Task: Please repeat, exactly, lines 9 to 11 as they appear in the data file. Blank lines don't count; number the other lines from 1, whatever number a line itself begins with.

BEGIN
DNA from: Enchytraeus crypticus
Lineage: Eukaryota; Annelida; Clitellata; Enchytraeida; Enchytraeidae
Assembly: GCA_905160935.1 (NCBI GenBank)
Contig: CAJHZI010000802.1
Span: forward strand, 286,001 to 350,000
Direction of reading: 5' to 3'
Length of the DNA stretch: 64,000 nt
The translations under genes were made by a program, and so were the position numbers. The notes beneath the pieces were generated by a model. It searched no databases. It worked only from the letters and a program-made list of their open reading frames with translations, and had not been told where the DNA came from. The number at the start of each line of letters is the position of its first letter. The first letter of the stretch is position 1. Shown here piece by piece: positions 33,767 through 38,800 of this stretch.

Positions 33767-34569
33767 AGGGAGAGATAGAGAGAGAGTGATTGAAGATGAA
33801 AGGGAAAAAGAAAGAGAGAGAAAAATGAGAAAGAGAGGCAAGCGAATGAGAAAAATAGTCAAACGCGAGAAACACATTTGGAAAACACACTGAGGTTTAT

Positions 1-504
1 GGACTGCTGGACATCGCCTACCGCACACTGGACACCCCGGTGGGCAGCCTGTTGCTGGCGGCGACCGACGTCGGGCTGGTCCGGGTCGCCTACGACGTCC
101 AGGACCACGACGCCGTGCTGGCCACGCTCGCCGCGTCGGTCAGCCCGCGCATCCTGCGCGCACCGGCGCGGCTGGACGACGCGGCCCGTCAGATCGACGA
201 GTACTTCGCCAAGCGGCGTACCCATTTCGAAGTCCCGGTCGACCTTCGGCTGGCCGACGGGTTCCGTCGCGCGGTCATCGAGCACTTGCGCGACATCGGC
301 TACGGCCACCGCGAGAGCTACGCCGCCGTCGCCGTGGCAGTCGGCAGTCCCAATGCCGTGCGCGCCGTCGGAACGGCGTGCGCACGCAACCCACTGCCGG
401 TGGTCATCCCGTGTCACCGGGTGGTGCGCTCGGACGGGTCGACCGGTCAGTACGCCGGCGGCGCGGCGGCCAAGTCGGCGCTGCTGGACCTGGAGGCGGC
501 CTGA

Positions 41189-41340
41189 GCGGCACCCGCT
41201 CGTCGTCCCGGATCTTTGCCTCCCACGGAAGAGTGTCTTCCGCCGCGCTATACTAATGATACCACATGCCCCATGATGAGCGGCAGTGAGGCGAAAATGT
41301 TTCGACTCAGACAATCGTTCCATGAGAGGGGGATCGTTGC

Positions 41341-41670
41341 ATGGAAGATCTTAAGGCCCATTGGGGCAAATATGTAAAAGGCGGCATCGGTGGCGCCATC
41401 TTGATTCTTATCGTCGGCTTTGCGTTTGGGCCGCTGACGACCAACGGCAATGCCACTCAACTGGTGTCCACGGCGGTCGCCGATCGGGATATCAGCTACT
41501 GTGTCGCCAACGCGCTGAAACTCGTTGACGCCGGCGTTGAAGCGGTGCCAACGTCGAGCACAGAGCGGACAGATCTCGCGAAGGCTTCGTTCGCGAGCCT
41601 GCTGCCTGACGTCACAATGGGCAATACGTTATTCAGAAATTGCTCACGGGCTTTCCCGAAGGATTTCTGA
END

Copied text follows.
Positions 33767-34569
33767 AGGGAGAGATAGAGAGAGAGTGATTGAAGATGAA
33801 AGGGAAAAAGAAAGAGAGAGAAAAATGAGAAAGAGAGGCAAGCGAATGAGAAAAATAGTCAAACGCGAGAAACACATTTGGAAAACACACTGAGGTTTAT